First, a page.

A home of one’s own is the cornerstone of independence for people with disabilities. Ted Leonard and his family now have that home for themselves and their two sons. Ted and his wife Samantha were accepted into the Pueblo Viejo Villas housing project earlier this year and love the new sense of community and independence it has afforded their family. When talking about the benefits of life at Pueblo Viejo Villas, Ted said, “everything is close, the schools, our local bank, public transportation, post office, and even a Rite Aid.” Ted went on to say, ” I get to walk my oldest son to and from school every day and get some needed exercise while doing it.” The Villas also has a playground where Ted’s youngest son often enjoys some daddy-son time while his older brother is at school.
A lot of hard work and dedication went into this outcome, in addition to the construction of the Pueblo Viejo Villas. This was performed by Amanda McGuire, IRC Community Placement Plan and Affordable Housing Specialist. Amanda’s job has two key parts – though they both serve the same purpose – to meet the disparity needs and gaps in service that IRC has. The Community Placement Plan (CPP) and Community Resource Development Plan Priorities (CRDP) where she develops specialized projects based on the approval of Department of Developmental Services (DDS). The Enhanced Behavioral Supports Homes (EBSH), a social skills program for our transition aged clients who have autism or other services our individual’s needs, fall under the state’s CPP/CRDP.
The other part of Amanda’s job is affordable housing. This includes the development of multi-family, affordable housing projects, handling Housing and Urban Development (HUD/811) referrals for properties which IRC has a partnership with and building and maintaining partnerships with both Riverside and San Bernardino County Housing Authority Agencies.
For Pueblo Viejo Villas, a project approved by DDS, and Amanda’s involvement therein started with the contract and funding for 25% of the ten units that were to be set aside for IRC individuals. Then she created a pre-screening process based on the property manager’s eligibility criteria, which made her the person that IRC Service Coordinators (SC) sent referrals to using the prescreening process. Once approved, she then provided the SC with the application for their individual/family to complete.
The one difficult piece concerning this project was learning that the income level requirements were so low that many of our individuals were being denied, despite living solely off social security and food stamps. So, Amanda worked with DDS, the Housing Developer, and IRC management to revise the regulatory agreement, which increased the income levels for half of our units. This allowed those that had been previously denied another chance at an apartment, some of which were in precarious living situations otherwise.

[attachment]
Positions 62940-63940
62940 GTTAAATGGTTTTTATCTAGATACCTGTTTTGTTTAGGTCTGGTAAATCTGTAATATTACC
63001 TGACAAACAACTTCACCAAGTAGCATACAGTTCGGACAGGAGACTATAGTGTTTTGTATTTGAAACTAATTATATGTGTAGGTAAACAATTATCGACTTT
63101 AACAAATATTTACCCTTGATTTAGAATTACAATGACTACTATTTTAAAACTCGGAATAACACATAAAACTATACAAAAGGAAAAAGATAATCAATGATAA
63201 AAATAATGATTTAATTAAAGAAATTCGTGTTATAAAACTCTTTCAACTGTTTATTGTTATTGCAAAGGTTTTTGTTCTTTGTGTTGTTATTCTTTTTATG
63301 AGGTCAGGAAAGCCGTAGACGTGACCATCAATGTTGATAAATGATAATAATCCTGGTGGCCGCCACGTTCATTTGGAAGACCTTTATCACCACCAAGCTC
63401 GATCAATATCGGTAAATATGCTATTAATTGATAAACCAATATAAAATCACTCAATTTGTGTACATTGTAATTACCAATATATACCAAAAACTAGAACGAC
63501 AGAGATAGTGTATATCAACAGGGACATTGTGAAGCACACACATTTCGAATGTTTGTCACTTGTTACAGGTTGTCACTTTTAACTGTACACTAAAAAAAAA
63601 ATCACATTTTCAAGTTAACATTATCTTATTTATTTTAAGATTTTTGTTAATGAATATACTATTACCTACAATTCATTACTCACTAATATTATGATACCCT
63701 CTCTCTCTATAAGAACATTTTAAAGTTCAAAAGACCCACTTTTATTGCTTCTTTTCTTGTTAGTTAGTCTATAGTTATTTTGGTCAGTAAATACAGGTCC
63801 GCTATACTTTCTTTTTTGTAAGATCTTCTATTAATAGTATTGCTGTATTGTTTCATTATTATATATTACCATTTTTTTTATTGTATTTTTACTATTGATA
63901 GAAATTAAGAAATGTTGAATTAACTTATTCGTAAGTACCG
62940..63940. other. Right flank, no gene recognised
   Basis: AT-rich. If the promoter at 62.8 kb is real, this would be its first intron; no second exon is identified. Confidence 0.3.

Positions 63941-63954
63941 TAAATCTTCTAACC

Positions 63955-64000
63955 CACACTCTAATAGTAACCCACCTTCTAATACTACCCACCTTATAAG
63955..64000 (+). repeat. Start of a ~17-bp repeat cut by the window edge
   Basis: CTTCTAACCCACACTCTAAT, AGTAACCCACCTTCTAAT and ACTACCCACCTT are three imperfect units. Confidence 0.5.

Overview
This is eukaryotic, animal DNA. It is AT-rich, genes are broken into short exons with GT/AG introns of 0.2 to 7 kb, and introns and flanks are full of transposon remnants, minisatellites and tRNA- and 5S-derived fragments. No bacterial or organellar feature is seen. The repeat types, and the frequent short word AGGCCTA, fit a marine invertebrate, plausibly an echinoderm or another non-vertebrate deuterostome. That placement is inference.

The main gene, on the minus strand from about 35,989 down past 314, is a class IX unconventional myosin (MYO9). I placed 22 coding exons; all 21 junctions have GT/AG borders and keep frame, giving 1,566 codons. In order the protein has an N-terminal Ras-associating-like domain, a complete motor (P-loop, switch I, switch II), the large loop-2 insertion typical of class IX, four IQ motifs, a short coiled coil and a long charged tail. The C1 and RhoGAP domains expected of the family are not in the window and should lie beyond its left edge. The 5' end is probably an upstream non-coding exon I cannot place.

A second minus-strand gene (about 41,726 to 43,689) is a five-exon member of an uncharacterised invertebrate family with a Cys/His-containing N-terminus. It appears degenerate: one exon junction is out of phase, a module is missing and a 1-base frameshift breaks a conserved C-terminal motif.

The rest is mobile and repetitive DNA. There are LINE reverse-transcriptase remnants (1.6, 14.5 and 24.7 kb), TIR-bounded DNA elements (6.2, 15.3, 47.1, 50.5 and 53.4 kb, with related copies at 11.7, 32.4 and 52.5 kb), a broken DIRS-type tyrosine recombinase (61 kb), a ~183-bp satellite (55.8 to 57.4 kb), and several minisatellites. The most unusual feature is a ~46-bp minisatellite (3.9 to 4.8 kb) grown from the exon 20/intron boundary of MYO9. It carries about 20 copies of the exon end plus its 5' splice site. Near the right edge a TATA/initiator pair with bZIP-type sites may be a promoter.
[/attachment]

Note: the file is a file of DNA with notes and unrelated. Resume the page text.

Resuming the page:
When asked why Amanda loves her job at IRC she said, “Well, I have always had a passion for helping others, and I fell in love with working with individuals with developmental disabilities when I was in college. I have worked on the vendor side and now with IRC for almost five years. As IRC’s CPP and Affordable Housing Specialist, I can be creative in developing homes and services that our individuals need and deserve. I love my job because I get to be a small part of a big picture, that makes a difference in the lives of others.”
Want to learn more about how to join our team at IRC? Visit our careers page at www.inlandrc.org/careers.
In Southern California, we are challenged year-round with wild-fires, high wind events, and power outages that require our clients, staff, vendors, and community partners to always be prepared. To answer the growing challenges, Another Way, funded by a grant from the E. Rhodes and Leona B. Carpenter Foundation, provided all IRC clients living Independently at the Pueblo Viejo Villas with a disaster preparedness kit.
In addition, IRC Case Managers referred 226 clients to Another Way to ensure they are prepared for a disaster as well. The clients who received a disaster preparedness kit were all of lower socio-economic status (SES) and receive services from IRC. The client’s Case Managers delivered the disaster preparedness kits during their field visits with each.
Andrea Gonzalez, Another Way Coordinator said, “Another Way wanted to help clients meet their Individualized Program Plan (IPP) goals for emergency preparedness and decided to allocate some of the grant funding we received to this endeavor. Our goal was to help our clients prepare for disasters. The disaster preparedness kits contain everything from water to bandages to Survival Blankets and Hand-Squeeze LED (no batteries required) Flashlights.”
Another Way was founded in 1986 as grassroots, volunteer-driven project of IRC that has progressed into a broad fundraising program that serves children and adults with intellectual and developmental disabilities in San Bernardino and Riverside Counties. If you want to learn more about Another Way, please visit their website at another-way.networkforgood.com and follow them on Facebook at www.facebook.com/AnotherWayIRC.
Share this Post